Wounded war hero returns home to Indiana

January 20, 2011 10:00:00 PM PST
Sgt. John Masson, who lost both his legs and one arm when he stepped on a roadside bomb in Afghanistan, returned to his native Indiana Friday night.

Masson is fighting to recover and start a new life, and this weekend a benefit will be held in his honor.

The Afghanistan war hero arrived home on a jet provided by a private citizen to a cheering crowd of family and friends. He was overwhelmed.

"We thought trying to raise money for his future and his kids' future would be beneficial," said Masson's friend Jerry Koonce. "It's helped us in a lot of ways, as far as we feel like we're doing something."

Masson and his family will be attending the benefit Saturday at the American Legion in Lake Station, Ind.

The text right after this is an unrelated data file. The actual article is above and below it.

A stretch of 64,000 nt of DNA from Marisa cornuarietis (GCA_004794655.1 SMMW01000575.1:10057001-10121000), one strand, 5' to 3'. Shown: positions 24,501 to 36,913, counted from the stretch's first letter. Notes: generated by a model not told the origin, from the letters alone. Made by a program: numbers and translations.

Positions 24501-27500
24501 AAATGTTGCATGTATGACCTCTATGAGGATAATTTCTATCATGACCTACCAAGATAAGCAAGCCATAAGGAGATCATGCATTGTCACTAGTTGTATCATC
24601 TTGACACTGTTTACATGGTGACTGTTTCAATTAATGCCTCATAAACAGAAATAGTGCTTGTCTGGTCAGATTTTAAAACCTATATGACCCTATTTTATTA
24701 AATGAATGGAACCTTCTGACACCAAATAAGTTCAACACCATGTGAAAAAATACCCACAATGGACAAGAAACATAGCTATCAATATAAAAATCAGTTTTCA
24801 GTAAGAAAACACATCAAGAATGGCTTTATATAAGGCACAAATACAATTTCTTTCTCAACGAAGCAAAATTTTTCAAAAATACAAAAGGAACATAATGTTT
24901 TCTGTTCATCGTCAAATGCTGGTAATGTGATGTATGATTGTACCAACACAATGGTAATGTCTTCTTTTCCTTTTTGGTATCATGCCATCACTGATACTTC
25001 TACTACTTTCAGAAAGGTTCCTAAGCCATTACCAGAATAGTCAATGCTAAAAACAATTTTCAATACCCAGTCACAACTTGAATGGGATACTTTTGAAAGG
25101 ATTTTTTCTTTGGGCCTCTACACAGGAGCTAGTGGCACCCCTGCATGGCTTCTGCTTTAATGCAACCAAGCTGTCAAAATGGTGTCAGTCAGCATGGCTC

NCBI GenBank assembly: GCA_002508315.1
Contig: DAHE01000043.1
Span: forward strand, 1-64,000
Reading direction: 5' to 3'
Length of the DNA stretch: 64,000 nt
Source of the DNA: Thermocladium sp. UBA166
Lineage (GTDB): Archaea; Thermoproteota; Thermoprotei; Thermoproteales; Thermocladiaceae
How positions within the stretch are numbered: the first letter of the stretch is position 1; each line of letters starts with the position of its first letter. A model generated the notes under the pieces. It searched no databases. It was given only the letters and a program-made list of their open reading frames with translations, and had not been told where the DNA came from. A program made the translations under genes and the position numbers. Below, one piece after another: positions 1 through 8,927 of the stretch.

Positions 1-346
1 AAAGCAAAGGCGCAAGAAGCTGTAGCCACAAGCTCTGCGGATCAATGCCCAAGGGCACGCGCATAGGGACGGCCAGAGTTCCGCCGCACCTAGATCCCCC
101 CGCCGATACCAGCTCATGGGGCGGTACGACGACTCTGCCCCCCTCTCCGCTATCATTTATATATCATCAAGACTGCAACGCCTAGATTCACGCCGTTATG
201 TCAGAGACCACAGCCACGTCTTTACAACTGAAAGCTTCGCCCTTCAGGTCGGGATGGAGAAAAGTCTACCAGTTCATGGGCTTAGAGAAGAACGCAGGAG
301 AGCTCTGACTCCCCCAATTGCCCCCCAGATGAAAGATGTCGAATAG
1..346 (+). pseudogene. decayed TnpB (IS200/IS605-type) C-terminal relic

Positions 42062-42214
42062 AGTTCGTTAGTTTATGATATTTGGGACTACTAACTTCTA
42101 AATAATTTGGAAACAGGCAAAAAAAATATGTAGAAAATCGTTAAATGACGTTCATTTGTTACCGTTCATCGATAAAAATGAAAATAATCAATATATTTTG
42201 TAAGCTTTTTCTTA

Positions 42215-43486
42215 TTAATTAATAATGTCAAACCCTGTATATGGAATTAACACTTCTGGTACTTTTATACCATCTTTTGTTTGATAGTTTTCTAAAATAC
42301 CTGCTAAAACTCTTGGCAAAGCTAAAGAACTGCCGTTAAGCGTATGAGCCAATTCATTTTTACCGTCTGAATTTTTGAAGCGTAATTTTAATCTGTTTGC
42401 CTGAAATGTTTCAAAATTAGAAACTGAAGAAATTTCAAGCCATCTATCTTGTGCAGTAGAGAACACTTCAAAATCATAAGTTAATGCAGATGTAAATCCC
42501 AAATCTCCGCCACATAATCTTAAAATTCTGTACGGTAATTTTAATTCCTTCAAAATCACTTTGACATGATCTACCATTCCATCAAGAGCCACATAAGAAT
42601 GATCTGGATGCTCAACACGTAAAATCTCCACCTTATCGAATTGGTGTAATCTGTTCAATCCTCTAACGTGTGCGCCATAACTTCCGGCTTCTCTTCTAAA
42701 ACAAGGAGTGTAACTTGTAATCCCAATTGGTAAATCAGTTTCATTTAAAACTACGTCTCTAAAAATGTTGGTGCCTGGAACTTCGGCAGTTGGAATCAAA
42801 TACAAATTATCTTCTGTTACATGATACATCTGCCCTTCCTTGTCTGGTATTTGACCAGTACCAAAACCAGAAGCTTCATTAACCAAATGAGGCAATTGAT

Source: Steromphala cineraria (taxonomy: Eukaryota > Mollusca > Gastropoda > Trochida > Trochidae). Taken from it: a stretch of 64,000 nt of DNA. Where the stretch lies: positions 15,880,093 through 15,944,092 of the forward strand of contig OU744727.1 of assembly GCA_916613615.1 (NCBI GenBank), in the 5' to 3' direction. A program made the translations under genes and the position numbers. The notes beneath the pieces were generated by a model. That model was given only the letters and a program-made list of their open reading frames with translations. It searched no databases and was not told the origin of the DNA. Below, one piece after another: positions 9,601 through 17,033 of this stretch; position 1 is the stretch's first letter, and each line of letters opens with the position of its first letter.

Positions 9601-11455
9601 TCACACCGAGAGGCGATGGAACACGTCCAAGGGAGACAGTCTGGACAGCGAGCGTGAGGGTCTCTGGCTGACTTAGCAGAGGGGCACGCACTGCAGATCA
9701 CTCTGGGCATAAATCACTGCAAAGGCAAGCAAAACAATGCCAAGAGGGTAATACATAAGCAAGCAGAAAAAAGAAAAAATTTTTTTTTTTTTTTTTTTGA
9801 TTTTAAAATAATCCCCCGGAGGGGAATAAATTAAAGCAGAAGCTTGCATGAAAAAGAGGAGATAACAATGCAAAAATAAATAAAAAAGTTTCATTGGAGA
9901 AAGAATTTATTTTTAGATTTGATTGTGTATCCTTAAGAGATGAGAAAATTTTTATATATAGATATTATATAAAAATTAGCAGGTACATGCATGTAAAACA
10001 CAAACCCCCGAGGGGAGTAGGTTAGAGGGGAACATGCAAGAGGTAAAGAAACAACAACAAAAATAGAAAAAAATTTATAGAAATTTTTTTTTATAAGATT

Masson, a combat medic, gave information to a junior medic that helped that medic save Masson's life when he was injured.

"Being left with one arm to wipe his daughter's tears and hold his wife's hand is just a blessing in itself and I do believe that John feels the same way," said Masson's brother-in-law Ian Paris.

Despite the severity of the injury, Masson has not lost his spirit and sense of humor, and he is determined to walk again. The 39-year-old is married with three children.

"He has to beat everybody at everything, he has to win, he has to come out strongest and on top, and he will," said his sister-in-law Kerry Paris.

Sgt. 1st Class Masson did a stint in the U.S. Army as a Special Forces Medic, including service in Desert Storm and Operation Iraqi Freedom. Then he went full time with the National Guard and moved to North Carolina.

"At Christmas time, he takes the Christmas lights and designs the American flag on top of his roof," said Masson's childhood friend Tim Catherman. "He is just the ultimate patriot, the ultimate friend, the ultimate brother."

The fundraiser for Masson is 1 to 11 p.m. Saturday at the American Legion in Lake Station, Ind. They hope to raise $100,000, and on Friday, they were able to raise $15,000 at the gate at U.S. Field.